What makes an Oscar winner? I have no idea, really. But I can take a guess by watching each Best Picture winner, regardless of if I’ve already seen it, at random years, and then watching the two nominees with the most Oscar nominations for that year to find out, in my pompous assessment, if the Academy made the right choice. If I’ve already seen the subsequent nominee, I’ll move on to the next most nominated for that year.
The 32nd Academy Award Best Picture nominees I watched: Ben-Hur, The Diary of Anne Frank (8), The Nun’s Story (8)
[ bold = winner / italics = losers (nominations) ]
When I watched these: November 20th, 22nd, and 24th
The snacks: took a week off from snacks, unbelievably
The year: 1959.
Did I skip any of the movies?: Nope.
So why did the other movies lose?
The Diary of Anne Frank plays heavily off of American sensibilities from the start. We have a clearly dolled-up Annie (Millie Perkins) as the natural centerpiece of a heart wrenching tale surrounding a Jewish family in hiding — the Nazis are the universal evil force, and love is the ultimate winner. The diary-turned-book is now world famous and required middle school reading, so we know the inevitable outcome, forcing us to sit and watch how they play the thing out cinematically. It’s executed well enough, but I couldn’t help but notice how westernized the Anne Frank portrayal was, along with her romantic interest, in contrast to their clearly Jewish relatives. The setting is claustrophobic, and the family grates at each other over the course of years, but the real tension is generated from the primarily unseen enemy and then the clock. The film convinces us that there’s hope for these tragic characters, but sadly we know how it all turns out.
In A Nun’s Story, we really don’t know how things are going to turn out. It features a higher body count (1), involves greater tension despite the absence of a real enemy, and includes a stunning performance from Hepburn as Gabrielle Van Der Wal, a nurse turned nun who has trouble fitting into the mold the convent requires. The nunnery scenes look like a holy boot camp, complete with yes ma’ams and disproportionate punishments for minor infractions. The cold environment, the surrounding austere ladies, and the somber realization within Sister Luke that she will have tremendous difficulty following the particulars creates a nearly tangible juxtaposition and struggle between pride and guilt. Some of the tension falls off when Gabby arrives in the Congo, and a fun personality clash takes place in her encounter with Dr. Fortunati (Finch), but this sequence creates a second film, ultimately, and unloads a cheap shot at the Catholic church at large. The film does manage to take the high roadand highlights Gabby’s inner struggles rather than the impossible standards set before her, but it really doesn’t measure up to the real winner.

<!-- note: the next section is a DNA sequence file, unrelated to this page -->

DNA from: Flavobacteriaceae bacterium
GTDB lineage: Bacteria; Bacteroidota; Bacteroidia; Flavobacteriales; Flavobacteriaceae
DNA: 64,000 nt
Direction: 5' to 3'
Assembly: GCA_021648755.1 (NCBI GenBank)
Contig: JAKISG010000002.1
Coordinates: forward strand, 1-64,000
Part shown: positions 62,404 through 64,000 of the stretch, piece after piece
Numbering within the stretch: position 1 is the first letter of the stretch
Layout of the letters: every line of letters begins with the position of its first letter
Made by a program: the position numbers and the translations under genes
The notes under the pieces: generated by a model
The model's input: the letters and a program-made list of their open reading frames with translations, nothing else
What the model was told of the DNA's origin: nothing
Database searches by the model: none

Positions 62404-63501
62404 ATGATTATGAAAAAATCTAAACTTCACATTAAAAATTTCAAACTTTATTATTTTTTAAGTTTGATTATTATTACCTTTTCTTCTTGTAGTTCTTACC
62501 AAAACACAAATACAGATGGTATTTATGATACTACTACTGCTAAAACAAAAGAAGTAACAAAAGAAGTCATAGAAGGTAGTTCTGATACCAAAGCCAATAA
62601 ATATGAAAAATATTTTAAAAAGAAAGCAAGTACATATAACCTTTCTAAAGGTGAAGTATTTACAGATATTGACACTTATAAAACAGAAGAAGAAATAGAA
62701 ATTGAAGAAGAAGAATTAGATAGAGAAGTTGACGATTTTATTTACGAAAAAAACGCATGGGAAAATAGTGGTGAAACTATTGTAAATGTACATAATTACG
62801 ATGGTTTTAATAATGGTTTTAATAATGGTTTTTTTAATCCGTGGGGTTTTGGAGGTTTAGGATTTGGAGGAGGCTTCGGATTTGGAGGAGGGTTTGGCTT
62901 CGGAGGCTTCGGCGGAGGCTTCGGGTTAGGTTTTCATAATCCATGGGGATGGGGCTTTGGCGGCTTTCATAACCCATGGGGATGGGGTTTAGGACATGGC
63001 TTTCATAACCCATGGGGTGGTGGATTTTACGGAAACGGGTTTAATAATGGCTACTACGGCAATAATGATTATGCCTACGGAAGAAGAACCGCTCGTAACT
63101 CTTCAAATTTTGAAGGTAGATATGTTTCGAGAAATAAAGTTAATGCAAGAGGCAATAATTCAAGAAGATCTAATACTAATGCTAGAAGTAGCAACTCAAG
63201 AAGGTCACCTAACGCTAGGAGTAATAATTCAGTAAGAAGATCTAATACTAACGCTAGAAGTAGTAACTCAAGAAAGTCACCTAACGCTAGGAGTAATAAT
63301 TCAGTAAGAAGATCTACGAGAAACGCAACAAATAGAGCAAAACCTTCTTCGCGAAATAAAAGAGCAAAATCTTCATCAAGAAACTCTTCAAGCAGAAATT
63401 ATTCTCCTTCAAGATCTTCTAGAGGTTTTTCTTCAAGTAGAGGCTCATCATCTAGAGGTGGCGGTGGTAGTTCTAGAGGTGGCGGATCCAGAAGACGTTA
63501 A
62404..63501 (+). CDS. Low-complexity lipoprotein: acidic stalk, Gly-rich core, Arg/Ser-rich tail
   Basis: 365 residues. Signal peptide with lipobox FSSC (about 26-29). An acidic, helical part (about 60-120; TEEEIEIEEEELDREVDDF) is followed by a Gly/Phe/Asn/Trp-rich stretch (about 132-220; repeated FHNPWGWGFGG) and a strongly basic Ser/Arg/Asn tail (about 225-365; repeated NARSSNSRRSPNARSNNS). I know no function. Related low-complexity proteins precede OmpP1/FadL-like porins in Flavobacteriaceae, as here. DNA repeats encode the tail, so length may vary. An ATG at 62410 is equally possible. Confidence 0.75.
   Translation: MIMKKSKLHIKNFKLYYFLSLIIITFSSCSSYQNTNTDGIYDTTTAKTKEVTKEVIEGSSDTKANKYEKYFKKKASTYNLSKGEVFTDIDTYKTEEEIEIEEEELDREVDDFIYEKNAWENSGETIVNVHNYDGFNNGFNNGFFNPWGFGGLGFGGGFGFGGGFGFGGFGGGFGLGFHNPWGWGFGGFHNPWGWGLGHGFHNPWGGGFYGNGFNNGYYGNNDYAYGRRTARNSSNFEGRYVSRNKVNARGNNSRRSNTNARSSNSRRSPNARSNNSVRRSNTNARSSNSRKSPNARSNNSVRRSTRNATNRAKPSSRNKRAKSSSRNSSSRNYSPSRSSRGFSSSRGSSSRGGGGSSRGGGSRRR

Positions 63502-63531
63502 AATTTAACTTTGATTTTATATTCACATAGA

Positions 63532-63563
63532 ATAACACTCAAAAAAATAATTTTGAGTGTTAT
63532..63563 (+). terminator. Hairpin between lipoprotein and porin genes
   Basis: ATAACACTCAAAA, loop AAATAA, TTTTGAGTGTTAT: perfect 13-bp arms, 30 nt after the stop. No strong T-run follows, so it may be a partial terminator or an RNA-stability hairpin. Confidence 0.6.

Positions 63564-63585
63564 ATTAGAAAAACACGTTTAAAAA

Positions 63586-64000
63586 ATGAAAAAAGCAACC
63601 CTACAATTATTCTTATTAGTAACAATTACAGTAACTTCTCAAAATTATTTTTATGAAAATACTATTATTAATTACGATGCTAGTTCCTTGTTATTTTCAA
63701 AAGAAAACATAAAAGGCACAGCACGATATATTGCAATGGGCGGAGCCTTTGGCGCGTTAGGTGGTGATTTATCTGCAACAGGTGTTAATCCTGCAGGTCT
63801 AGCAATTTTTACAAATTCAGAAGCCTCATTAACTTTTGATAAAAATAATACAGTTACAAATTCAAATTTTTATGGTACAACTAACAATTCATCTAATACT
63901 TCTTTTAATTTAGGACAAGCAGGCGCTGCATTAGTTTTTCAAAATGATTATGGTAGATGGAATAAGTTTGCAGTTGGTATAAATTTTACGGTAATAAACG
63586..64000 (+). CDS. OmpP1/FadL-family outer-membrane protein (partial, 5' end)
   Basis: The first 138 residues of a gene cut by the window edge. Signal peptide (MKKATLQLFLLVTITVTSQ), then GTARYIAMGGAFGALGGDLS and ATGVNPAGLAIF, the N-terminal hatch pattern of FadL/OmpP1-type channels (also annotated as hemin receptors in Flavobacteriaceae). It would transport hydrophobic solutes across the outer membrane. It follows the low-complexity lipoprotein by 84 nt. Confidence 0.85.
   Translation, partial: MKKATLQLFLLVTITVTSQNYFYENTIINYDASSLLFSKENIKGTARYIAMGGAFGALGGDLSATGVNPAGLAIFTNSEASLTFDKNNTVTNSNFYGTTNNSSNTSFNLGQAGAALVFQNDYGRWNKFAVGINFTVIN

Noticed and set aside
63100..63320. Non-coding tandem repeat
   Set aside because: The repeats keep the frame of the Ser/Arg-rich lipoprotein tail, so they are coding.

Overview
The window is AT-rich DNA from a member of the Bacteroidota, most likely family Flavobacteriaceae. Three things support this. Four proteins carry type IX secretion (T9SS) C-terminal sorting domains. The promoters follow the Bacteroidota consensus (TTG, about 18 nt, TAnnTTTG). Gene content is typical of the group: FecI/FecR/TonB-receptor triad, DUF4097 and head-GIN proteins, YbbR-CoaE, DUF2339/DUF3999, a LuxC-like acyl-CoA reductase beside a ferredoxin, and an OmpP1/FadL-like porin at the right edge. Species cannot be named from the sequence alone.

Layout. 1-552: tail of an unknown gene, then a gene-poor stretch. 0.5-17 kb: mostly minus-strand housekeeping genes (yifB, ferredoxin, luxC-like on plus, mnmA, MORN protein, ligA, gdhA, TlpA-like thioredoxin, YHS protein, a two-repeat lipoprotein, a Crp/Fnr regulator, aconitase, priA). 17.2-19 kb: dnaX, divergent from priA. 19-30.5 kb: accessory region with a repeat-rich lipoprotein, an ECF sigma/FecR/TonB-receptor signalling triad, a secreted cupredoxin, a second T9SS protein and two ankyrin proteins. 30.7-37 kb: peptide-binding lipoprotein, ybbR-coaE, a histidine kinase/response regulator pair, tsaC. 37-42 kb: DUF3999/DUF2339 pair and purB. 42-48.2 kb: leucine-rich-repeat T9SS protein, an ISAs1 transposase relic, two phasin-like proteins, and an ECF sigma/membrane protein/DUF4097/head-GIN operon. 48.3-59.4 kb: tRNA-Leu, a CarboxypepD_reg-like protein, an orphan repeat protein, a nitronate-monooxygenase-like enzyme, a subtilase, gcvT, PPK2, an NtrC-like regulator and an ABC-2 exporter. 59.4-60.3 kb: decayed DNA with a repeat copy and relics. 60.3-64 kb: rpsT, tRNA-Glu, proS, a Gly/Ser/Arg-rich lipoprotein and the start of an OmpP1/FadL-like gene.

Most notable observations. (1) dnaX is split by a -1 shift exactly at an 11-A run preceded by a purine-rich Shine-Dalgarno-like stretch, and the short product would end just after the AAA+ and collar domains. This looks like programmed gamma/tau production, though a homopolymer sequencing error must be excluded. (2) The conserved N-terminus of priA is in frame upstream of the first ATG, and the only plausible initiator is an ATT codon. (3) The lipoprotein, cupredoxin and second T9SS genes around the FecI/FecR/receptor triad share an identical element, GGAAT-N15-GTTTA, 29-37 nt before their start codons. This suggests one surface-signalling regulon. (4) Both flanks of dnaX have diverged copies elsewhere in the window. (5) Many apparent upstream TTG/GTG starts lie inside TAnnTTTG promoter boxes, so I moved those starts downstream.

So why did Ben-Hur win?
“Hatred is turning you to stone,” Esther warns Judah Ben-Hur, who had let his boyhood friend-turned-enemy Messala get under his skin and influence him to do things out of his character. When his pride is finally shattered, referring to Jesus, Judah says, “I felt his voice take the sword out of my hand.” It’s lines like this that build the brick-by-brick infrastructure of Ben-Hur — and yes, in 2017, the film is as rigid and simple as masonry, but equally sturdy. The tale of the Jewish aristocrat turned prisoner turned Roman quasi-hero is something of legend now, and not readily translatable to modern audiences, but you will still read Judah’s inner turmoil just fine, and you’ll still sweat out the galley scenes and glorious chariot race. The Messala/Judah friendship meltdown is special as well, expressing how time and ideals can drive a wedge between two close individuals if pride is allowed to rule.
The movie that should have won: Ben-Hur
The story of Ben-Hur was made for the movies, and Charlton Heston fills the title character’s shoes magnificently. It’s a masterpiece of cinematography, sound, and sheer scope.